After an unseasonably warm week, Israel was preparing Wednesday for a sharp drop in temperatures and heavy rains, with a chance of snow in Jerusalem and the north of the country.
A heavy winter storm is expected to hit Thursday and to last throughout the weekend, bringing rain, high winds and snow in high altitudes. Emergency services across the country were put on alert ahead of the storm’s arrival.
Wednesday started clear or partly cloudy, but high winds and rain were set to spread across the country in the evening, accompanied by plummeting temperatures, the Israel Meteorological Service said.
As weather conditions began to change, a tornado-like formation was spotted off the coast of the southern city of Ashdod. Experts say the twister was not in fact a tornado but a waterspout, a less rare local weather phenomenon caused by weak rotating columns of air over water.
The spectacle was caught on camera and broadcast by Channel 2 news.
Snow is expected to fall on the Golan Heights as early as Thursday morning, making its way south to the Upper Galilee region by the evening. Snowfall in those areas will continue Friday and is likely to spread to central high-altitude locations, including Jerusalem, but forecasters do not predict a build-up on the ground in the capital.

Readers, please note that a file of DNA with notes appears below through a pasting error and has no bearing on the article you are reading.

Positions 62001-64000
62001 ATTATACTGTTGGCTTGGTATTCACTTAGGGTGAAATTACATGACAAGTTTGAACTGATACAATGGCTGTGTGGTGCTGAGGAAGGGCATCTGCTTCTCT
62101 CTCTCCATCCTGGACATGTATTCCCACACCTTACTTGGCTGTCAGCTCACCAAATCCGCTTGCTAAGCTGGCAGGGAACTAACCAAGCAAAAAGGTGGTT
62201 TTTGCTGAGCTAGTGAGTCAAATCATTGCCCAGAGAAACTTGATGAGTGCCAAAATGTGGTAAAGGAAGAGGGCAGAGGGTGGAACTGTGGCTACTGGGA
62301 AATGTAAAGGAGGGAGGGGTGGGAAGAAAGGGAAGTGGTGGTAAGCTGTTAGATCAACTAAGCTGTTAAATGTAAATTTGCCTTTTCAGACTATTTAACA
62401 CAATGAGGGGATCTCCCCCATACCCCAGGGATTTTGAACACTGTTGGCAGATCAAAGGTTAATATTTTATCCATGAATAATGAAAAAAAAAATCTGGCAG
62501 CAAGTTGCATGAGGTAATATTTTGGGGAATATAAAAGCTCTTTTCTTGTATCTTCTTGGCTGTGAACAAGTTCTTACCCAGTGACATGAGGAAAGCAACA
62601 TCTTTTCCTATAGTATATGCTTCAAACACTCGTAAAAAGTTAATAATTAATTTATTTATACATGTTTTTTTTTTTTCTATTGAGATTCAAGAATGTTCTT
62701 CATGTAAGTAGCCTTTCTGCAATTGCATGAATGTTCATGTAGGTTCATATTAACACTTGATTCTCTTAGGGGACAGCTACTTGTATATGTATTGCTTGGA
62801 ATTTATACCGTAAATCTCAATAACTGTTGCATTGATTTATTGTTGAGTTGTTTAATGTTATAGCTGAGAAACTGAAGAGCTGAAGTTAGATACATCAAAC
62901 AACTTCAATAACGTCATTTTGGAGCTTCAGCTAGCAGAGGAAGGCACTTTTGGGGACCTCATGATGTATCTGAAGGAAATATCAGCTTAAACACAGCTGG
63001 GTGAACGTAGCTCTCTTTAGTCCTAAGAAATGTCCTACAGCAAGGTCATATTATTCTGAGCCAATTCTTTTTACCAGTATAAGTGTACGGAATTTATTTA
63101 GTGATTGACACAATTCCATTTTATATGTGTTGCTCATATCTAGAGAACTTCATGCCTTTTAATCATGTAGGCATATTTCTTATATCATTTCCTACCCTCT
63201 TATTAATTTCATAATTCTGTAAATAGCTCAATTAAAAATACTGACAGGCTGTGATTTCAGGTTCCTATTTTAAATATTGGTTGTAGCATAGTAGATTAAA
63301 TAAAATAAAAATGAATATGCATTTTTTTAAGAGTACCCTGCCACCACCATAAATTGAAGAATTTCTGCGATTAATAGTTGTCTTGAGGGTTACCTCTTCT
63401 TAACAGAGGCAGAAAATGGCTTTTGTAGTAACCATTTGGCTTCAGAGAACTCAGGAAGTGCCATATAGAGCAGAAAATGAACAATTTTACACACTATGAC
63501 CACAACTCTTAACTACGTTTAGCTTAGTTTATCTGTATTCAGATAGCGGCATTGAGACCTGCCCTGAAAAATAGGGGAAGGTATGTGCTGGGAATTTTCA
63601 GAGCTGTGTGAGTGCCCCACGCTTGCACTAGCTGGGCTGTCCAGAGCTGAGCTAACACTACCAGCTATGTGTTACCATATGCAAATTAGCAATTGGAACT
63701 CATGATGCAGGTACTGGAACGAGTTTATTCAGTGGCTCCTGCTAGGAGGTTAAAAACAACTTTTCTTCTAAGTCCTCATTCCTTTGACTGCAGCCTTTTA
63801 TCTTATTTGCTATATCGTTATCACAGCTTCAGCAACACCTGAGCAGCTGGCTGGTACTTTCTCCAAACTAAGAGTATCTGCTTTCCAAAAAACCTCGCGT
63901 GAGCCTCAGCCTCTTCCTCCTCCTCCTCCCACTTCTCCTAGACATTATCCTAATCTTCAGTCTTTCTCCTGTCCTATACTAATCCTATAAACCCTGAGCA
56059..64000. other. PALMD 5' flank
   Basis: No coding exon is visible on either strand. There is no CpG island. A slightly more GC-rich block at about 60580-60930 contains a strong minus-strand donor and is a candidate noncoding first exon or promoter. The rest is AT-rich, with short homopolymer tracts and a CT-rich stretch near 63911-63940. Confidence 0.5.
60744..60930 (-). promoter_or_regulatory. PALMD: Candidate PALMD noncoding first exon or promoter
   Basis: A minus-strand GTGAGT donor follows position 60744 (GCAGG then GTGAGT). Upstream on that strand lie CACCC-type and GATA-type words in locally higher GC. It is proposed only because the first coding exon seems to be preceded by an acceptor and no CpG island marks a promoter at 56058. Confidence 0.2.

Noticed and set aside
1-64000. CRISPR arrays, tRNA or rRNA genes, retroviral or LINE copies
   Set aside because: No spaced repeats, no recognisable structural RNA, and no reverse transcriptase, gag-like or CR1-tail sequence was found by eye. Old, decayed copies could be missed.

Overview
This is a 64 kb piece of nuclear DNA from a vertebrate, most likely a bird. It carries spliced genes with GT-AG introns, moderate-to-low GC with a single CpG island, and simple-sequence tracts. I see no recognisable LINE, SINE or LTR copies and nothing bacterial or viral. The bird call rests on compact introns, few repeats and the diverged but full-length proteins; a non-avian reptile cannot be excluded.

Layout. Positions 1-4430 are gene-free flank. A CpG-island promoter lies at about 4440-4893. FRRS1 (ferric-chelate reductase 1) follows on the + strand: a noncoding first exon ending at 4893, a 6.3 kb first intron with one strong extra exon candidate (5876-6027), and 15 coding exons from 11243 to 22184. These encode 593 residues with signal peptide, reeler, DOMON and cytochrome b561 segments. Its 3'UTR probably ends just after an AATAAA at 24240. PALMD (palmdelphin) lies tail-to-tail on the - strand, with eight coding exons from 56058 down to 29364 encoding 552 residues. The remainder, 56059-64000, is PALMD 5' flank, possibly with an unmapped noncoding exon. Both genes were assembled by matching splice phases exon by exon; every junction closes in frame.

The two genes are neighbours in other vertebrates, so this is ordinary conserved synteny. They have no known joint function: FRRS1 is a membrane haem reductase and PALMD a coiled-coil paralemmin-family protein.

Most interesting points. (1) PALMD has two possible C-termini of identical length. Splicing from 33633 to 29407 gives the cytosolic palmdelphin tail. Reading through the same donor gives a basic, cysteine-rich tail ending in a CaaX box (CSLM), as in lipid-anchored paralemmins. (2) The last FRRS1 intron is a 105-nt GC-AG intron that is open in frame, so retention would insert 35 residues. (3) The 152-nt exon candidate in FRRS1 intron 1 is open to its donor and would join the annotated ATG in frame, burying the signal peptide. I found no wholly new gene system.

Ahead of the storm, police and fire crews raised their alert level and beefed up deployment, while the Israel Electric Corporation called on the public to report any fallen electrical wires and readied crews in case of electricity outages.
Authorities have also warned of possible flooding in towns in central Israel as well as flash floods in rivers and streams in the Judean Desert and Jordan Valley, and sandstorms in the south.
Tel Aviv and other cities prepared their drainage systems and readied for high coastal winds.
In October, one person was killed and dozens more were injured as high winds and heavy rain buffeted the country, knocking down trees and a crane in central Israel, and flooding roads in the south. Hundreds of thousands of Israelis were left without power for days, sparking a torrent of criticism from politicians and others, who accused the Israel Electric Corporation’s union of instructing workers to drag their feet, and the company of failing to have proper infrastructure in place.